Students entering college are often warned about the dangers of putting their drinks down at parties. But thanks to a new product, there’s more they can do to protect themselves from date rape drugs.
2LoveMyLips recently developed a lip gloss that comes with a small, portable kit that can be used to test a drink to see if it was spiked with drugs. The kit includes a pink taper slip that, when placed into a drink, will turn blue if the drink contains traces of GHB or ketamine — common date rape drugs.
The product was first launched in the United Kingdom and has showed positive sales in beauty salons across the country. The company plans not only to bring the gloss overseas, but also to make it available at bars and in restrooms so it is accessible if someone is concerned that their drink has been tainted.
Although the company’s owner Tracy Whittaker said she expected sales to focus on women ages 17-35, the product has been sold to men as well as women of all ages. She said men have been buying the product for their wives, daughters and girlfriends.
Whittaker is looking to bring her product overseas as soon as possible and is seeking a distributor. The largest portion of online sales has come from the United States.
“We would love to get it onto the college campuses,” Whittaker said, “because that’s where there is a lot of (drink) spiking.”
Aimee Nimeh, Sexual Assault Prevention and Awareness Center assistant director for education and training at the University, said she isn’t sure how effective the product would be at the University, especially considering it only tests for GHB and ketamine.
She added that date rape drugs are not as prevalent on campus in date rape cases.
“We don’t see very many cases of the date rape drug being used,” she said. “Alcohol on its own is more widely used.”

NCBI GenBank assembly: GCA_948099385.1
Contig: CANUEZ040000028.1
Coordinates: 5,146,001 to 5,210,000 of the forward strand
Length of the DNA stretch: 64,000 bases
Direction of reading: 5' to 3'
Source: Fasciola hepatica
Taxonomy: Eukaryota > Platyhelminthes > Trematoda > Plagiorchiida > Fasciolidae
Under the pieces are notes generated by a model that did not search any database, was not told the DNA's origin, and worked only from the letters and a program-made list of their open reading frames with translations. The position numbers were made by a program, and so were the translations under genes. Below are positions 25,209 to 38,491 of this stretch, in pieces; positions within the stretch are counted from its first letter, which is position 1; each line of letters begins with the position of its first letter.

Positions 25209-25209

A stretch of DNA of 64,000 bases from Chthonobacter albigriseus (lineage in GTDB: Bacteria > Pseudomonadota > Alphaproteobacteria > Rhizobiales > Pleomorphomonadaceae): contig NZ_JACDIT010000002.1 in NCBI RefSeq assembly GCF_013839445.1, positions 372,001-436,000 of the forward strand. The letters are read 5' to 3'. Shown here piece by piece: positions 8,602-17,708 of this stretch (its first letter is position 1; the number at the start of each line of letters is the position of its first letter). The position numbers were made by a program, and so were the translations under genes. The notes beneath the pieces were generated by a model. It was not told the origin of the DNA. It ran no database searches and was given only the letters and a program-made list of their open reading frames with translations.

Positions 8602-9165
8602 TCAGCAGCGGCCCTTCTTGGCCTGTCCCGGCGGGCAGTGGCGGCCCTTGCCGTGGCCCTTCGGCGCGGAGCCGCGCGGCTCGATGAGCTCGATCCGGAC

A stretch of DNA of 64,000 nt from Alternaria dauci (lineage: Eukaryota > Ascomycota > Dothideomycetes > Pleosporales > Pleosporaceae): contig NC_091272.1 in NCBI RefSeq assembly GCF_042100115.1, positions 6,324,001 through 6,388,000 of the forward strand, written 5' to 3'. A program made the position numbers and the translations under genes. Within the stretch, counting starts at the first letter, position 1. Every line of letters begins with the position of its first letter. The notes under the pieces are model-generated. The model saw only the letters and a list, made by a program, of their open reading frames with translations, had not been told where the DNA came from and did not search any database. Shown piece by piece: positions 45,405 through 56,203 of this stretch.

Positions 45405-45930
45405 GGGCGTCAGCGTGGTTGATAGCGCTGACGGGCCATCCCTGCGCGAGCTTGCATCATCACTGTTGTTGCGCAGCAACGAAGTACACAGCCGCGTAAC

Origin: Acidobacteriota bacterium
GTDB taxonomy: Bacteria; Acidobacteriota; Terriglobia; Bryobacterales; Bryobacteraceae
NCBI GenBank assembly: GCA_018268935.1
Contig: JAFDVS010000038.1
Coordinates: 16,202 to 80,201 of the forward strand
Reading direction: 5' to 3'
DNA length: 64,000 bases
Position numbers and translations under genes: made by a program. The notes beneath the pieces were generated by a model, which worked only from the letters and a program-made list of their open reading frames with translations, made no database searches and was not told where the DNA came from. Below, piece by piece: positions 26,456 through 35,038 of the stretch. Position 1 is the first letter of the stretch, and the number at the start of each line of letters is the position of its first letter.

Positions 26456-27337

Nimeh also said the kit is not as convenient as it appears and that many people who would buy the kit would also be taking more protective measures at a party.
“Because it’s not the lip gloss that actually changes colors, but a strip that changes colors it looks more like a marketing technique or not all that convenient,” she said. “If you were going to be that vigilant, there are probably other risk-reduction techniques that you could use.”
LSA junior Elana Mendelowitz said she would consider using the product.
“I haven’t heard of definite cases on this campus but it’s definitely an issue on college campuses. It can’t be denied that it’s an issue and I think people should be wary of it,” she said. “Girls carry around lip gloss all the time so why not just get this lip gloss and they can help themselves and each other.”
LSA freshman Sarah Loeb also said she would try out the product.
“I don’t wear lip gloss that much, but I think I would wear this one if I had the option,” she said. “That way I would be able to test my drink just in case I was concerned.”
Whittaker said she first got the idea to create a compact date rape testing kit 18 months ago when she was in a bar in Belfast, England and was advised by the bartender to be wary of spiking after being given a drink by a man she didn’t know.
When she arrived home, she looked up ways to test if a drink had been spiked and found that the smallest kit on the market was the size of a credit card, and she believed no ordinary woman would want to go out with it in tow.
“It’s one of those things girls don’t go out without (lip gloss),” Whittaker said. “The whole concept is look gorgeous but stay in control.”